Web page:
Mac Davis, Who Wrote Hits For Elvis, and Had His Own #1 Pop Single, Dies

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Mac Davis, the country-pop performer who wrote such hits as “In the Ghetto,” “Memories” and “A Little Less Conversation” for Elvis Presley, and later recorded his own #1 pop hit in 1972 with “Baby Don’t Get Hooked On Me,” died Tuesday night (September 29) at age 78. The news was announced just before midnight by Davis’ longtime manager, Jim Morey. One day earlier, Morey shared the news that Davis was critically ill following heart surgery in Nashville.

Morey’s statement:

It’s with a heavy heart that I announce the passing of Mac Davis. He was surrounded by the love of his life and wife of 38 years, Lise, and his sons Scott, Noah and Cody.
Mac has been my client for over 40 years, and more importantly.. my best friend.
He was a music legend but his most important work was that as a loving husband, father, grandfather and friend.
I will miss laughing about our many adventures on the road and his insightful sense of humor.
When there was a tough decision to be made he often told me “You decide.. I’m going to the golf course!”
To quote from his song I Believe in Music..
“I could just sit around making music all day long
As long as I’m making my music ain’t gonna do nobody no harm
And who knows maybe I’ll come up with a song”
And he did…time after time.

Davis parlayed his good looks, smooth voice and easygoing image into a significant presence on television, with his own primetime variety series, and the Broadway stage.

Davis’ first success was as a songwriter. Besides the songs recorded by Presley from 1968-1970, he wrote “I Believe in Music,” which he and many other artists recorded.

The song, often considered his signature tune, became a pop hit for Gallery in 1972. Kenny Rogers and the First Edition recorded Davis’ “Something’s Burning” in 1970, which became a #11 pop hit.

Related: Fellow ’70s hitmaker, Helen Reddy, also died on Sept. 29, 2020

Davis scored his own #1 pop single with his song, “Baby Don’t Get Hooked on Me,” which topped the chart on September 23, 1972, ahead of such songs as the O’Jays “Backstabbers,” Three Dog Night’s “Black and White” and Chicago’s “Saturday in the Park.”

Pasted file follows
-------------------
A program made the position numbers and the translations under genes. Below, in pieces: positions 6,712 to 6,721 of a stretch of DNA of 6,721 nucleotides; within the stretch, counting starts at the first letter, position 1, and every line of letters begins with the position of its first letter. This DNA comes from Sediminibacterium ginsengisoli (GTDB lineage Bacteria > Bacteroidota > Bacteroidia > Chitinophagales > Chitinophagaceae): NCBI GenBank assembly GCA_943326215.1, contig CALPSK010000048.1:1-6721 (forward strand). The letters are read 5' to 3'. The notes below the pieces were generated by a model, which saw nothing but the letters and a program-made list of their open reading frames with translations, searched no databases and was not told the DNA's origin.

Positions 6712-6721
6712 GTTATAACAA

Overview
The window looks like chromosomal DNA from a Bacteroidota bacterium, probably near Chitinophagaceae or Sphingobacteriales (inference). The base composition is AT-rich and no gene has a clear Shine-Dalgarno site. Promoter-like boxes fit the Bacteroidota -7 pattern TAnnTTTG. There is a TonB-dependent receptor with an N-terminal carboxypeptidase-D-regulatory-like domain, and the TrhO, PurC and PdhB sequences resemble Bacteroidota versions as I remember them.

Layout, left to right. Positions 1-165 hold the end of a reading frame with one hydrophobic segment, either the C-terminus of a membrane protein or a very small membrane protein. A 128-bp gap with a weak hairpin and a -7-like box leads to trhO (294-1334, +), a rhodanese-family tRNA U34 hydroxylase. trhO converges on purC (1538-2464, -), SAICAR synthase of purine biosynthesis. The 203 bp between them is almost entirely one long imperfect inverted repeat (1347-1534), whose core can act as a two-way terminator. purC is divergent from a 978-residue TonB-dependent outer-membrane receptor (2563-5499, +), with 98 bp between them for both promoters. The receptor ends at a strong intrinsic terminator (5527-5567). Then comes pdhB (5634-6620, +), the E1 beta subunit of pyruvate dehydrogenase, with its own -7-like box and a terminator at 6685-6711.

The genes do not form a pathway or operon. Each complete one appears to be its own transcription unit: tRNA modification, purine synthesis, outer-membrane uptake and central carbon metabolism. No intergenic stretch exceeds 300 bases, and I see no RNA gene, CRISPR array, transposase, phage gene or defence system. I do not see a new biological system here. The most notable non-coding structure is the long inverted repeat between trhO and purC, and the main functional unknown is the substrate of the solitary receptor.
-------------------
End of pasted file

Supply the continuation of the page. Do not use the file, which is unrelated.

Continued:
Watch Davis perform the song on The Midnight Special in 1973

Related: The #1 singles of 1972

Over the next several years, he reached the pop charts with such self-penned efforts as 1974’s “One Hell of a Woman” (co-written with Mark James and a #11 success) and the #9 hit, “Stop and Smell the Roses” (co-written with “Doc” Severinsen. That same year, Davis was named the Academy of Country Music’s Entertainer of the Year.

Related: Many of Davis’ contemporaries are paying tribute

It wasn’t until the 1980s that Davis reached the Top 10 of the country singles chart, which he did on six occasions, most notably with “Hooked on Music,” which reached #2 in 1981.

From 1974-76, he hosted and starred in his own musical variety TV series on NBC. He also acted in such movies as North Dallas Forty (1979), Cheaper to Keep Her (1980) and The Sting II (1983). He played the title role in the Broadway production of The Will Rogers Follies.

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Scott “Mac” Davis was born Jan. 21, 1942 in Lubbock, Tex. During his early years in the music business, he lived in Atlanta, where he played in a rock and roll band and worked as a regional manager for Vee-Jay Records. Although he had enjoyed a measure of songwriting achievement before, his big breakthrough occurred in 1969-70 when Elvis Presley turned three of his songs–“In the Ghetto,” “Memories” and “A Little Less Conversation” (both written with Billy Strange) and “Don’t Cry Daddy”–into pop hits.

Watch Davis perform “Memories” on a 2019 Elvis tribute special

Davis followed these successes with “Everything a Man Could Ever Need” (a hit for Glen Campbell) and “Watching Scotty Grow” (Bobby Goldsboro).

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  1. Victor
    #1 Victor 30 September, 2020, 20:36

    Mac Davis.
    A true entertainment giant and larger than life partner to songwriters and singers across the
    genre. Wrote best for others, and passed away the same way.
    The same day, at practically the same time,
    Helen Reddy passed away.
    With their combined talent, Heaven will be entertained for eons to come.
    Best wishes.
    Thank you for all your years.

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